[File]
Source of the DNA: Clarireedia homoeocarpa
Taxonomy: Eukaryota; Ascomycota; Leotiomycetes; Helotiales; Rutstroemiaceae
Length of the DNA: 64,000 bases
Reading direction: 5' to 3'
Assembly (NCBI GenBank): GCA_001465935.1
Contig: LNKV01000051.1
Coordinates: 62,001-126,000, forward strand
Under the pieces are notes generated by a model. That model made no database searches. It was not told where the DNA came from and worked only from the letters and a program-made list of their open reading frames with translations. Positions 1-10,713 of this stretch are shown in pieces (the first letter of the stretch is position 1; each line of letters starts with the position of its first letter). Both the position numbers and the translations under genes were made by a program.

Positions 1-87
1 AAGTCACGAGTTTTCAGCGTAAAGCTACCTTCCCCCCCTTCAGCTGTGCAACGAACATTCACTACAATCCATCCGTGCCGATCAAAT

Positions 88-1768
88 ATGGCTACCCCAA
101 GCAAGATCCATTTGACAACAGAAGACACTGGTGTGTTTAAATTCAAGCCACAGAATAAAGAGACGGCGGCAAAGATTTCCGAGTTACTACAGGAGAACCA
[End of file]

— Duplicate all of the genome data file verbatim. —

Source of the DNA: Clarireedia homoeocarpa
Taxonomy: Eukaryota; Ascomycota; Leotiomycetes; Helotiales; Rutstroemiaceae
Length of the DNA: 64,000 bases
Reading direction: 5' to 3'
Assembly (NCBI GenBank): GCA_001465935.1
Contig: LNKV01000051.1
Coordinates: 62,001-126,000, forward strand
Under the pieces are notes generated by a model. That model made no database searches. It was not told where the DNA came from and worked only from the letters and a program-made list of their open reading frames with translations. Positions 1-10,713 of this stretch are shown in pieces (the first letter of the stretch is position 1; each line of letters starts with the position of its first letter). Both the position numbers and the translations under genes were made by a program.

Positions 1-87
1 AAGTCACGAGTTTTCAGCGTAAAGCTACCTTCCCCCCCTTCAGCTGTGCAACGAACATTCACTACAATCCATCCGTGCCGATCAAAT

Positions 88-1768
88 ATGGCTACCCCAA
101 GCAAGATCCATTTGACAACAGAAGACACTGGTGTGTTTAAATTCAAGCCACAGAATAAAGAGACGGCGGCAAAGATTTCCGAGTTACTACAGGAGAACCA